Stuart Broad and James Anderson – Partnership:

In the current England vs India series, England’s seam bowling attack has looked a little flat, but they are missing a lot of quality fast bowlers, such as Stuart Broad.

Stuart Broad is the second most prolific fast bowler behind Jimmy Anderson. Broad uses the pitch effectively and releases the ball from a great height. He troubled the batsmen with his length and release points of the ball.

Stuart Broad is also effective in the second innings when the pitch flattens as he can cut the ball which results in getting wickets caught by the keeper or the slip cordon. The duo of James Anderson and Stuart Broad has taken 1089 test wickets and prove to be very effective when they play together. Anderson provides with swing and takes wicket upfront and then Broad with his ability to bowl accurately cleans the middle order and the tail-enders. They both are different and provide variety to this English bowling attack.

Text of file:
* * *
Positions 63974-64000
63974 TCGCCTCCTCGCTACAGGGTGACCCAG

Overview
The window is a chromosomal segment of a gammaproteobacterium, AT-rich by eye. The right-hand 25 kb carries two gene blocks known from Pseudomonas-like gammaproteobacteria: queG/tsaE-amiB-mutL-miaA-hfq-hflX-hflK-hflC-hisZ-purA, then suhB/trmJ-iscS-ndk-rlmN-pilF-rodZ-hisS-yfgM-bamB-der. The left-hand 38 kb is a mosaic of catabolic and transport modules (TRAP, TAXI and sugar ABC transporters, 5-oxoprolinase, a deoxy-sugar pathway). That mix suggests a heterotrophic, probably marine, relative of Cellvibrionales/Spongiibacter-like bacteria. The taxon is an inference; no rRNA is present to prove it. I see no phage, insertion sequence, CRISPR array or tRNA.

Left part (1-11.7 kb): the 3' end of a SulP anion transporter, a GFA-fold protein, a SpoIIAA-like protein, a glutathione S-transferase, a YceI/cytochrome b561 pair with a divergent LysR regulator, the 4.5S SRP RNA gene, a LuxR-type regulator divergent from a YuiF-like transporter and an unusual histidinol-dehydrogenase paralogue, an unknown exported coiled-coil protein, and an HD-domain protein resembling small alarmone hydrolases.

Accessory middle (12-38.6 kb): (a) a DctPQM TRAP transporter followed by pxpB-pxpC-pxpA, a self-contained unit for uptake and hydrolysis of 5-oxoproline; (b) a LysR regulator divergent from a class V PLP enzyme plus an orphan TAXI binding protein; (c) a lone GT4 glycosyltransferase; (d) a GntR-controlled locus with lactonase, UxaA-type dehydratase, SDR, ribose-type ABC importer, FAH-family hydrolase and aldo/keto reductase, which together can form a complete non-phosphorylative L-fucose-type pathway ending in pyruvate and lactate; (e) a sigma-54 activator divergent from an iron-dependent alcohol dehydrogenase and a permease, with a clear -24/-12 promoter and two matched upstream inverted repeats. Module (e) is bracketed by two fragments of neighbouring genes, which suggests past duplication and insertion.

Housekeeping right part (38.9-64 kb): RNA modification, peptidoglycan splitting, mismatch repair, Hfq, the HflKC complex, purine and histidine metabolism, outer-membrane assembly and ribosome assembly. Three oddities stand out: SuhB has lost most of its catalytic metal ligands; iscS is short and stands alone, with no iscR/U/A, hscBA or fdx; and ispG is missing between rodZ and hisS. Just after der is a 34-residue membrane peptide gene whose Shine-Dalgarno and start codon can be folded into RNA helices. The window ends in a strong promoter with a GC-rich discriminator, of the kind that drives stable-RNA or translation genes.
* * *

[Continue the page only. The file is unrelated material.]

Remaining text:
England should press all their quicks into action at some point in time and rotate according to various factors like weather conditions, pitch, etc.

They should avoid playing the same kinds of bowlers and should go in with their best bowlers like Woakes, Archer, Robinson, Broad, and Anderson.

Four of these five bowlers can feature in the XI depending on the conditions since they all possess different kinds of abilities. Also, others can be kept in the squad in case of injuries or to rest the main fast bowlers.

If Ben Stokes is available, he will come straight into the side replacing Robinson or Woakes as he provides stability to the side. England has a variety of swing, seam, and extra pace bowlers in their squad. Therefore, they have a lot of options and variety when it comes to seam bowlers in their squad and should focus on team selection and choose their seam bowlers accordingly.